Pre-insolvency advisor sentenced to 5 years

Pre-insolvency advisor Stephen Mark O’Neill. Image courtesy ABC.

Notorious pre-insolvency advisor Stephen Mark O’Neill 54 of Port Melbourne – aka Steve Marks – has been sentenced today to five years gaol after last year pleading guilty to one count of dealing with proceeds of crime.

The scheduled imprisonment was originally to take place yesterday but was adjourned for 24 hours yesterday morning so a judge could bone up on sentencing submissions. O’Neill was ordered to serve a minimum 22 months before becoming eligible for release.

The temporary delay in sentencing did not however stop iNO from rummaging through the ossuary of malfeasance concealed in the closet of O’Neill, surely one of Australia’s most notorious and prolific pre-insolvency advisors. Not surprisingly, we struck marrow.

Sketchy referrals, appointments won and lost, the involvement of liquidators since de-registered – it’s all there.

Take Global Contracting Pty Ltd, a CVL referred to registered liquidators Gavin Moss and Nick Combis back in early 2014.

In their DIRRI the then Vincents pair advised that the referral came from a Ms Susie Pinch of SME’s R Us. Moss and Combis also confirmed they had accepted referrals previously from SME’s R Us.

Moss was the one who met pre-appointment with a “representative” of SME’s R Us and Global Contracting’s third ranked secured creditor, an outfit called Credit Loans Australia Pty Ltd (CLA), which he and Combis rightly disclosed was a related entity of SME’s R Us.

Moss declared: “There was no financial information or any company name or any officer names given at the meeting. The matter was discussed in general terms. The content of the discussion was general in nature.”

In fact, O’Neill is the moving mind of SME’s R Us and sole director of CLA, which is currently the subject of strike-off action. But it gets better.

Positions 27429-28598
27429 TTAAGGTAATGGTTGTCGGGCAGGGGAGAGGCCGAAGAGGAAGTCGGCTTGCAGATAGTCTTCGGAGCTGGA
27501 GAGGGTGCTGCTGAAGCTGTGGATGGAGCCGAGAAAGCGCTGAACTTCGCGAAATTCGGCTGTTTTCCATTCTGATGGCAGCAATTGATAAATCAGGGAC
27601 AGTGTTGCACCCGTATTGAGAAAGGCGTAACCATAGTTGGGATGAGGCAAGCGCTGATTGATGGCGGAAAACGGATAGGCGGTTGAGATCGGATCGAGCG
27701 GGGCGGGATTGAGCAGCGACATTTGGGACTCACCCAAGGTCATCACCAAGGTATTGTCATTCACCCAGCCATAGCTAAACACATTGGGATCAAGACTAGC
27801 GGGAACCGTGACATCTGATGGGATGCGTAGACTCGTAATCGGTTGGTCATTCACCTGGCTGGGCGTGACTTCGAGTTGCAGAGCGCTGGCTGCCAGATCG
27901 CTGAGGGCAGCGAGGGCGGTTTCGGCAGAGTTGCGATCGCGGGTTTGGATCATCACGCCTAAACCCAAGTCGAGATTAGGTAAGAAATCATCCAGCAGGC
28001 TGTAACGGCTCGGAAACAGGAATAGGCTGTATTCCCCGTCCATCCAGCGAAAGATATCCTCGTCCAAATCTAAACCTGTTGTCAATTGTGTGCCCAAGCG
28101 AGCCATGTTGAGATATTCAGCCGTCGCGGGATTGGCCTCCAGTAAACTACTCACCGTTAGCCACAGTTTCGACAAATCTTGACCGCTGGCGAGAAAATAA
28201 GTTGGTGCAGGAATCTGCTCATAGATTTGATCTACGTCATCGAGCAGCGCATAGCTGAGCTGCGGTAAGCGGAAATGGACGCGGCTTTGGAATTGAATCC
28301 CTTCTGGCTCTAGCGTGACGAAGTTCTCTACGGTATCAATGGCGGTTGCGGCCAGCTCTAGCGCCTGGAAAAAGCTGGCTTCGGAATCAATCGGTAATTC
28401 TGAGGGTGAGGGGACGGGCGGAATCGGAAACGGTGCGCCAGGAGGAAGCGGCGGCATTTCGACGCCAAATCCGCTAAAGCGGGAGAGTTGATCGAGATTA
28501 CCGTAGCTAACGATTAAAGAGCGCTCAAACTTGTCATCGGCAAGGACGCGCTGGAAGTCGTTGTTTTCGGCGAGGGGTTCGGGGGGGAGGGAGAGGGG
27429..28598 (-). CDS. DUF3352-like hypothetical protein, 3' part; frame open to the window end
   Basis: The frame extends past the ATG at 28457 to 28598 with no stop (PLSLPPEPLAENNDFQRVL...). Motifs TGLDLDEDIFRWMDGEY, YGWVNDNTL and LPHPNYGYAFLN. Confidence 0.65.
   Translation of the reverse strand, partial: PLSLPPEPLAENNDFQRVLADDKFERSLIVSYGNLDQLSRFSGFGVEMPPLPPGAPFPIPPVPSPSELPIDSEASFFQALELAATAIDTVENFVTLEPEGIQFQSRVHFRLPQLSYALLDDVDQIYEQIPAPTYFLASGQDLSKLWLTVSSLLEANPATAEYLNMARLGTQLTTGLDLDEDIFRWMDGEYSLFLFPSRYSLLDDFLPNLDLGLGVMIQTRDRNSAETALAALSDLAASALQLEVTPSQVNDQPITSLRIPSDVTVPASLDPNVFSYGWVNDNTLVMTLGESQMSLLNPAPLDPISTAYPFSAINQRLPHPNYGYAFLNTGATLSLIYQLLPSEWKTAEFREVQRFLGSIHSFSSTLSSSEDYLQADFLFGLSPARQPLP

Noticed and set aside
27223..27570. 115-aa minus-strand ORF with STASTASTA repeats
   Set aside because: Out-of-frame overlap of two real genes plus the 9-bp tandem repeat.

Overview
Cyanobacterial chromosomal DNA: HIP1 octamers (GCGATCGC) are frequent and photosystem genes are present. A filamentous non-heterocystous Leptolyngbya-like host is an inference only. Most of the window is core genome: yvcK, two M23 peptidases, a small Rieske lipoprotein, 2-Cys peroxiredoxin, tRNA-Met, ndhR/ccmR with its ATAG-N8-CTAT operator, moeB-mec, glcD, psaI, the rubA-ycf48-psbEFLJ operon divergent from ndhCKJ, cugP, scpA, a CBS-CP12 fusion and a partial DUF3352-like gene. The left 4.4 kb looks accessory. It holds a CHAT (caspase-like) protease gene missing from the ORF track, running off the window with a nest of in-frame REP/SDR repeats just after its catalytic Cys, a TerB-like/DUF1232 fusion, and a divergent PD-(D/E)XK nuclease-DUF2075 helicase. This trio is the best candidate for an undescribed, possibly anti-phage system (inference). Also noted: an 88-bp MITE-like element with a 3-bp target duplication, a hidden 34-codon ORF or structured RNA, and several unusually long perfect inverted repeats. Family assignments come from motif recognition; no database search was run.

In the first report to Global Contracting creditors the Vincents pair complained: “all financial records of the Company appear to have been removed by a secured creditor of the Company, Credit Loan Australia Pty Ltd (“CLA”) prior to our appointment.

“We have had limited cooperation from CLA in relation to access of records at this stage and we have issued statutory demands for records to CLA.”

They also disclosed that an auction was conducted on the instructions of CLA for the assets located at the Global Contracting’s premises prior to their appointment and that CLA had taken possession of all records relating to the company’s pre-appointment debtors “and has refused to provide the Liquidators with access of the information”.

Moss and Combis took steps to quarantine the auction proceeds but copped some heat from secured creditor NAB for their decision to allow the auction to proceed without objection.

No allegation of impropriety was, or is made against Moss or Combis but not surprisingly, certain creditors at the first meeting turned up packing consents to act from alternative appointees, and in short-order Moss and Combis were replaced by Tony Cant and Simon Nelson of Romanis Cant. Nelson has since left to run BPS Reconstruction and Recovery Melbourne.

David Iannuzzi, who last year consented to a decade long exile from the ranks of registered liquidators, and his Veritas Advisory colleague Steve Naidenov also tangled with O’Neill in respect of appointments as VAs then liquidators to Aussie Milk Products and Oz Dairy Leasing.

O’Neill had put them in but four months later was making allegations about their independence and withdrawing a proposed DoCA offer.

When the smoke cleared BCR advisory’s John Morgan and Geoff Davies had replaced the Veritas pair on Oz Dairy Leasing.

O’Neill is set to face the music at 10:30am AEST before Queensland District court judge Jennifer Rosengren in respect of his guilty plea and there is talk of his potential deportation back to the UK on release.

Certainly it appears that O’Neill’s been preparing for a “holiday”. Only a week ago his home on The Boulevard at Port Melbourne sold for around $2.8 million.

A great many would be interested in knowing where that money winds up. Support INO’s continued chronicling of the insolvency sector.

Further reading:

ASIC Extracts Guilty Pleas From Pre-Insolvency Advisers

3 Comments on "Pre-insolvency advisor sentenced to 5 years"

  1. This article misses one key thing … What is he actually going to prison for?

  2. Barb Orourke ( O’Neill) | 22 May 2020 at 8:47 pm | Reply

    Hope he gets deported!

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